Speed Keys

Getting Started

If you haven’t already, go ahead and download and install LrSK for your operating system (macOS / Windows).

Lightroom Super Keys Overview

LrSuperKeys (LrSK) provides you with a Speed Menu and three types of key mappings:

Speed Keys: activate sliders by pressing a mapped key and then using your mouse or arrow keys to make adjustments
Hot Keys: adjust sliders using a pair of keys to decrease & increase them
Action Keys: perform one of 4 types of actions; masking presets (including AI tools), develop presets, Lightroom Command, or shortcuts

Let’s Get Started with Speed Keys

LrSK enables you with TWO NEW methods for adjusting Lightroom Sliders; Speed Keys and Hot Keys

While you can use either or both at the same time, we strongly recommend using Speed Keys only for optimal speed editing.

The most commonly used Lightroom sliders have Speed Keys pre-configured so that you can begin editing immediately after installation.

Speed Keys and Hot Keys are defined in columns as shown in the photo below. As you can see, many of the Lightroom sliders already have Speed Keys assigned to them.

How to use a Speed Key

Simply press and hold the key that is mapped to the slider you want to adjust, then scroll your mouse wheel or use the arrow keys to make adjustments.

For example to adjust the exposure; press and hold Q. An indicator will appear displaying the name of the slider you have activated and its current value. Now with the Q key held down, go ahead and spin your mouse wheel up or down to increase or decrease the exposure.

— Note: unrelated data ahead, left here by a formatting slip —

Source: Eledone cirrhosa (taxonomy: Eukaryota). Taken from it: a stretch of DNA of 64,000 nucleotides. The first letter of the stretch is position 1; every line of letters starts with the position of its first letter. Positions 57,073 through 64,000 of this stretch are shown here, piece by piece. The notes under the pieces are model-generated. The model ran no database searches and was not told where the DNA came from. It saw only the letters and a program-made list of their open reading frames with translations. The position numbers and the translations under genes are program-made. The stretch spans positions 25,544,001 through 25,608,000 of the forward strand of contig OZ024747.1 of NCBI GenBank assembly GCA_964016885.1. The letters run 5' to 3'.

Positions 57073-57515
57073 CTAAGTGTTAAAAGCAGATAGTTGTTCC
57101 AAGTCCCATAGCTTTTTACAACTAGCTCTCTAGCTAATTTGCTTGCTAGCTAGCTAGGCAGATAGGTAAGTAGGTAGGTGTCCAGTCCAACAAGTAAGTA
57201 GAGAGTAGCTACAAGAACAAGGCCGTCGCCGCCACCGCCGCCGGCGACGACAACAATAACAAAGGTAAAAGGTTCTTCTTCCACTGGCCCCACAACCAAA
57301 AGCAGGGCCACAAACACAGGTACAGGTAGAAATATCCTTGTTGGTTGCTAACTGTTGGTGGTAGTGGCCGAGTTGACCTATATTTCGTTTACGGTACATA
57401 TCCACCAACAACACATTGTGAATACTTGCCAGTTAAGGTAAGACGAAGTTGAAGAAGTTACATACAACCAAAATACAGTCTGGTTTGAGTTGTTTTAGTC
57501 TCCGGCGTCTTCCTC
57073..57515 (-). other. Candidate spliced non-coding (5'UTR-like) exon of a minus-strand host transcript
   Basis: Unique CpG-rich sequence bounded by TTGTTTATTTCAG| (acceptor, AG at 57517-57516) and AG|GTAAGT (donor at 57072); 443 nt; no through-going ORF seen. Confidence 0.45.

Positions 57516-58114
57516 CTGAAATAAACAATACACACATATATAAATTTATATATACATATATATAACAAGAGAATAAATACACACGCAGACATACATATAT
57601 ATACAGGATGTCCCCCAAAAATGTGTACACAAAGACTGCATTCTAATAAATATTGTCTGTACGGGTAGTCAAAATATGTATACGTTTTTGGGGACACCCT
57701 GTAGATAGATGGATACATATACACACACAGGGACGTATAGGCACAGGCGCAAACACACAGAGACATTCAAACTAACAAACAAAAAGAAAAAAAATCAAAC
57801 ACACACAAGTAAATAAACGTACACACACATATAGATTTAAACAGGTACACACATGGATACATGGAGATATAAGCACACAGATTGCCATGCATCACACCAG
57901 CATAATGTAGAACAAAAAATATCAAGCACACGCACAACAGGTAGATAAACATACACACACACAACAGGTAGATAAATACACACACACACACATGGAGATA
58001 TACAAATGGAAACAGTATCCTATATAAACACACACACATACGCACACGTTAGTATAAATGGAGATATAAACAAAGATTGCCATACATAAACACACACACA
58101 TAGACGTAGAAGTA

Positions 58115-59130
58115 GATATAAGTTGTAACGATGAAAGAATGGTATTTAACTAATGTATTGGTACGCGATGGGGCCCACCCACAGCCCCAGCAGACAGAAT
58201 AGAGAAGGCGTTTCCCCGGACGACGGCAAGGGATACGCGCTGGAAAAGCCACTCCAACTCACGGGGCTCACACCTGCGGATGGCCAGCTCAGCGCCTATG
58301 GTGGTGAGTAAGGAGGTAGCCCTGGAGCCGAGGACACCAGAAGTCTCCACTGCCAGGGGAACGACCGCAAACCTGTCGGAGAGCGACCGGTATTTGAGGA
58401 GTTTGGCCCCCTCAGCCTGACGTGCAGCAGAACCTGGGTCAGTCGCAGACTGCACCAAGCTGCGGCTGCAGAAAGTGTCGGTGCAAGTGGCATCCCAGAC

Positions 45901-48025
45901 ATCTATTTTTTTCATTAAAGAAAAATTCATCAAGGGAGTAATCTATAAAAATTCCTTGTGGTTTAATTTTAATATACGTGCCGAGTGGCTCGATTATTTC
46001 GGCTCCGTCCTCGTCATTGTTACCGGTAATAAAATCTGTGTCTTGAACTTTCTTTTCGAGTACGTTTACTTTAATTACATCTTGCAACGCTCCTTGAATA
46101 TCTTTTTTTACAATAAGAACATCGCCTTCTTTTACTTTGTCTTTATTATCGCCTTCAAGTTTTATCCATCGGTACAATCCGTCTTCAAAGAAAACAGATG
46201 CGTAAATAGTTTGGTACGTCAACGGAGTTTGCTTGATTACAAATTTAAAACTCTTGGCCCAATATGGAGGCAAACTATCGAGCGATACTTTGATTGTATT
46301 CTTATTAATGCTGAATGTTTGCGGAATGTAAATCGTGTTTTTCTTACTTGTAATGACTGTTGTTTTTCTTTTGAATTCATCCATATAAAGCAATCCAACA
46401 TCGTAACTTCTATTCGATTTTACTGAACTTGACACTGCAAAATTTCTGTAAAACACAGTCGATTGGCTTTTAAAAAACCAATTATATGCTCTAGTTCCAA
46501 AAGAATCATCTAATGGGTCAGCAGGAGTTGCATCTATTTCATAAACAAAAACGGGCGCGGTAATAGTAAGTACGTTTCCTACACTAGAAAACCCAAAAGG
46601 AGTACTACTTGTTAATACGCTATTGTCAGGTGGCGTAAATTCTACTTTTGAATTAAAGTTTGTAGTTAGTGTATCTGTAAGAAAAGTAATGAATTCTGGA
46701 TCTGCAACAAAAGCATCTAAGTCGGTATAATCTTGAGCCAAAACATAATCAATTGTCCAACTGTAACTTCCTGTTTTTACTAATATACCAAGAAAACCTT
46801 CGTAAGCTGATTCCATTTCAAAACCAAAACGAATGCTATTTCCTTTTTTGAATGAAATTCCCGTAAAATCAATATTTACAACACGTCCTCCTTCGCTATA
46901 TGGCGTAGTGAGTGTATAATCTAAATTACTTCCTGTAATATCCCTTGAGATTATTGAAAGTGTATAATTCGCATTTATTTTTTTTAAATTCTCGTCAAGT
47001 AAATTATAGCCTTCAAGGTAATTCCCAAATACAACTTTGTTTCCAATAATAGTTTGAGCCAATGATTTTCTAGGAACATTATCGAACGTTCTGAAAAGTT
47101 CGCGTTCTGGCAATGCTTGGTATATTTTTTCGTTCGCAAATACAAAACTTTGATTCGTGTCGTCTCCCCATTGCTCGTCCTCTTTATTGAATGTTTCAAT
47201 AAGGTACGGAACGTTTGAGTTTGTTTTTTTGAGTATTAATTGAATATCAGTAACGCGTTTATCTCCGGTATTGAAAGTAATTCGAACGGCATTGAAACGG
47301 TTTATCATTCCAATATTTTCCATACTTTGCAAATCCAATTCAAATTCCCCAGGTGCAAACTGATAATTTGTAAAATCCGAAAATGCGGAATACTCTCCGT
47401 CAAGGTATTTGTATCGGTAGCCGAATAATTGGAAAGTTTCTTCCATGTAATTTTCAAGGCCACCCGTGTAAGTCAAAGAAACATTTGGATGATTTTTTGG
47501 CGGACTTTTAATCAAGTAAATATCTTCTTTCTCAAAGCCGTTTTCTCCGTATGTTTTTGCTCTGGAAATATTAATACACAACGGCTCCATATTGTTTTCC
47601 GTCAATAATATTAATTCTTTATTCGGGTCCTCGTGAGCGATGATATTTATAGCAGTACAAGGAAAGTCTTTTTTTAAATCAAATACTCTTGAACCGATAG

In addition to using the scroll wheel, click & drag and the arrow keys can be used to make slider adjustments.

Watch how we use Speed Keys and the trackpad on a MacBook Air (2013) to make slider adjustments.

Resetting a Lightroom Slider

One convenient feature of Speed Keys is the ability to effortlessly restore a slider to its original default position.

While adjusting a slider with a Speed Key pressed, if you need to reset the slider, you can easily do so by double-left-clicking or single-clicking your middle mouse button. For instance, resetting the Temperature slider will revert it to the original value the photo was captured with.

Assigning Speed Keys

Let’s use exposure for our example. To assign a different key, other than the default Q, click on the Speed Key entry box containing the letter Q in the Speed Key column. It will be highlighted, waiting for you to press a new key to assign. Now go ahead and press your new key.

You may wish to have no key assigned to exposure. To remove the assigned key, simply click on the X button. This will clear the entry box and remove the assigned key.

At this point, you may be wondering if the spot removal tool can still be activated when you press Q. The answer is YES! If you tap Q, the spot removal tool will be activated as normal. However, pressing and holding Q will activate the exposure Speed Key only.

Speed Keys have been arranged on the left-hand side of the keyboard by design. This allows you to have one hand on your keyboard selecting the Lightroom sliders, while your other hand is on your mouse making adjustments and also to advance photos using the mouse forward button.

You may have noticed the first two Speed Keys are not assigned to a Lightroom slider, but instead to the Speed Menu and Action Speed Key. These two special Speed Keys will be discussed in the next sections.

Restoring Speed Keys

If you have customized your Speed Keys, but you wish to return them to their default values, you can do so by clicking on the “Restore Speed Keys” button. This will only restore your Speed Keys by overwriting your custom values with the default keys. If you have entered custom Hot Keys, they will not be affected by pressing this button.

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